Local article about the apple harvest

camp10August 18, 2012

Our local paper has an article about the crummy apple harvest this year.

Some highlights (lowlights)

- Orchards have 30%-40% of their usual crop

- No 'Pick your own' because of the waste

- The apples are a couple weeks early this year. "People who are thinking October apples should be thinking September apples"

My favorite little orchard has this posted on their website: "We have a very reduced crop this year due to early March bloom followed by multiple freezes followed by a hot, droughty summer! We expect about about a 30% crop"

Here is a link that might be useful: Wisconsin apple orchards bracing for worst harvest in recent memory

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franktank232(z5 WI)


Locally the crop around La Crosse looks pretty normal other then the heat/drought. The freeze here wasn't as bad as other areas. I know my apples have been falling and are way early.

The crop in Michigan is a nightmare. I was reading that they have maybe 3 million bushels compared to 23 million.

Yesterday a local farmer lost over $100,000 worth of hay because some of the wet stuff combusted...nothing is going right this year for growers it would seem.

    Bookmark   August 18, 2012 at 4:50PM
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Yes, the article says that the losses were less in Richland county.

Frank, are your apples normal sized? The ones that I have are smaller than usual.

    Bookmark   August 18, 2012 at 10:05PM
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dmtaylor(5a (WI))

My apples are good size here. Of course, I only have a grand total of three apples on my three trees!

    Bookmark   August 18, 2012 at 10:26PM
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Locally we probably lost up to 60% of the commercial crop, and at least that on my one tree which yielded bushels last year but will be lucky to make a bushel this year. Pretty sad.

On the other hand I am seeing a few very nice local apricots, and the Flathead Lake cherry growing region had so much fruit (primarily Lapins, I think) that they suspended harvesting.

Tough business.

    Bookmark   August 19, 2012 at 7:12AM
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franktank232(z5 WI)

Yup...My apples have been huge, but that could be do a reduced crop caused by extensive (read:EXTENSIVE) plum curculio infestation causing many dropped fruit early.

    Bookmark   August 19, 2012 at 9:49AM
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How far down I-75 should I go this Fall to get apples? Do, say, mid-Ohio or mid-Indiana have full crops?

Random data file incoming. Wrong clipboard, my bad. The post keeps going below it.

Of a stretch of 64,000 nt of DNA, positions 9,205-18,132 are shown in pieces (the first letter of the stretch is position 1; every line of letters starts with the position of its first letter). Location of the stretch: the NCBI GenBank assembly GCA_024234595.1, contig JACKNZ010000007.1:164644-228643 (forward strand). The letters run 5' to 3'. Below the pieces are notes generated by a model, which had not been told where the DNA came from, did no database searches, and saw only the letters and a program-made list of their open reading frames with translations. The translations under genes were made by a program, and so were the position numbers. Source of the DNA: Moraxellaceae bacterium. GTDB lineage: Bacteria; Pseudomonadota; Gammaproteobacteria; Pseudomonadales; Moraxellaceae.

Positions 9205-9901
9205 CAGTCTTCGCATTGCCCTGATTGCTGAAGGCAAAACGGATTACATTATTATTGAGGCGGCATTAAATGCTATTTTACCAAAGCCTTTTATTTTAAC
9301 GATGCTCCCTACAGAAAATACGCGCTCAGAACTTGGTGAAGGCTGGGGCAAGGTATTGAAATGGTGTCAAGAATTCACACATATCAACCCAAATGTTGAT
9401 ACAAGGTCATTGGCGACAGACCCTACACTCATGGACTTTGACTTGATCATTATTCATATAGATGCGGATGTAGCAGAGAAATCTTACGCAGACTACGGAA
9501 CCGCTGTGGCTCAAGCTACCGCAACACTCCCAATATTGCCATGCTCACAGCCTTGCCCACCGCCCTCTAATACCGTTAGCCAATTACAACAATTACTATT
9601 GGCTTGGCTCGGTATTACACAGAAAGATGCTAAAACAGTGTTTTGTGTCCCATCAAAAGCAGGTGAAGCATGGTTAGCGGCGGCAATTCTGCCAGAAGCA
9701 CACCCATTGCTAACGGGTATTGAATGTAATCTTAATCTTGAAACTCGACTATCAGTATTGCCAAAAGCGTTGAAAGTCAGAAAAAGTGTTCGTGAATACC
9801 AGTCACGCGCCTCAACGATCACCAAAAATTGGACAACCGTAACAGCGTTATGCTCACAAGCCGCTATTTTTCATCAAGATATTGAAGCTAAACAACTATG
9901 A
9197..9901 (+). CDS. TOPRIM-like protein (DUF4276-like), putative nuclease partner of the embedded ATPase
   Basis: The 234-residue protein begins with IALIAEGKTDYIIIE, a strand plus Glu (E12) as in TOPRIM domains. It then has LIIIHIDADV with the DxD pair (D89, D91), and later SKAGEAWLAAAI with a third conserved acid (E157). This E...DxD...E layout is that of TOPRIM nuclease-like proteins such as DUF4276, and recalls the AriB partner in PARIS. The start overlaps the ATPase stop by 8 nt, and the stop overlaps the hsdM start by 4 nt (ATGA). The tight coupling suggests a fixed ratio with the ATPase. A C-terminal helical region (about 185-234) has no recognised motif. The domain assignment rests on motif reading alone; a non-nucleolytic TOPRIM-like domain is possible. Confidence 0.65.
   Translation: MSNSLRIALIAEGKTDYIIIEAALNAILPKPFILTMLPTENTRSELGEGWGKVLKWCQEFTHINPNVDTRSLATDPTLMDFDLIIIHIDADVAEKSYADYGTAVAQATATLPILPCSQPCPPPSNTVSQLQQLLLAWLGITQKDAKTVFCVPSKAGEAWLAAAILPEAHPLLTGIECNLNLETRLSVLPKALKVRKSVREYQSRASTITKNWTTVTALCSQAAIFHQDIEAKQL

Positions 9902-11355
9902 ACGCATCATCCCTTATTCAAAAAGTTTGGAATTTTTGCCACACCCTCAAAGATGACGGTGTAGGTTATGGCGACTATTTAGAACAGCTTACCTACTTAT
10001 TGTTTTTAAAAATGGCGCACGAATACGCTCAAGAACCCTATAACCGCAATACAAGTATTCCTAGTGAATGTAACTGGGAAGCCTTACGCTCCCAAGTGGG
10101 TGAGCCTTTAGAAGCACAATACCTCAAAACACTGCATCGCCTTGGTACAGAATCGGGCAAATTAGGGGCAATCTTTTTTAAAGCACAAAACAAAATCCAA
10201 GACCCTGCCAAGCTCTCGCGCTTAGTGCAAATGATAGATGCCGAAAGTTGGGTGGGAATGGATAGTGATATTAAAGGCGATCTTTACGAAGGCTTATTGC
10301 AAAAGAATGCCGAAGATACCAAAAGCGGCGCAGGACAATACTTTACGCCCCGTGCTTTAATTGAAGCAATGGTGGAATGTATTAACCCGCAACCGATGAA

Bookmark   August 19, 2012 at 12:43PM
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franktank232(z5 WI)


Might have to go the other way...try Oregon or Washington state. They seem to have had good weather this growing season.

    Bookmark   August 19, 2012 at 1:24PM
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That's too far to drive. I already buy my pig and chickens in Ohio in the Fall, so it could be a single trip. My guess (I will investigate) is that only 100-150 miles S of here they will have a regular crop, plus points along Lake Erie where the lake effect spared them (I have in fact seen crab apples along the Lake Huron shore). Canada is closer but they are probably in the same boat as MI.

    Bookmark   August 19, 2012 at 1:42PM
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Konrad___far_north(3..just outside of Edmonton)

The eastern Canada got it too, I'm thinking of Ontario,..bad news!
Other large field farm crop is the same, out in the west it looks allot better.

>>and at least that on my one tree which yielded bushels last year but will be lucky to make a bushel this year.That's pretty normal

    Bookmark   August 19, 2012 at 1:42PM
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franktank232(z5 WI)

From the USDA (Aug 12th)

"Apples: The United States apple production for the 2012 crop year is forecast
at 8.06 billion pounds, down 14 percent from 2011.

Production in the Western States (Arizona, California, Colorado, Idaho,
Oregon, Utah, and Washington) is forecast at 6.21 billion pounds, up
6 percent from last year. Washington growers experienced a relatively normal
growing season, without losses from freezes or frost, and with good
pollination weather. Production in Oregon is up from last year, contrary to
the typical alternate bearing pattern.

Production in the Eastern States (Connecticut, Maine, Maryland,
Massachusetts, New Hampshire, New Jersey, New York, North Carolina,
Pennsylvania, Rhode Island, Vermont, Virginia, and West Virginia) is forecast
at 1.60 billion pounds, down 31 percent from last year. New York producers
reported significant losses due to adverse weather conditions. A warm spring
season prompted trees to begin budding earlier than usual. Immediately
following the warm spell in March, multiple freezes in April damaged many of
the buds. In July, drought conditions hampered most of the remaining
production. In North Carolina, production is expected to be down
significantly from last year due to a late freeze, hail damage, and flooding.

Production in the Central States (Illinois, Indiana, Iowa, Michigan,
Minnesota, Missouri, Ohio, Tennessee, and Wisconsin) is forecast at
252 million pounds, a decrease of 79 percent from last year. The Michigan
crop was severely hampered by multiple significant frosts in April as well as
high temperatures and very dry conditions throughout the growing season. Ohio
production was greatly diminished this year due to a damaging frost during
bloom time.

    Bookmark   August 19, 2012 at 5:11PM
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Wow. nowhere to turn within 500 miles Guess I will just call producers along the lakes.

    Bookmark   August 19, 2012 at 8:10PM
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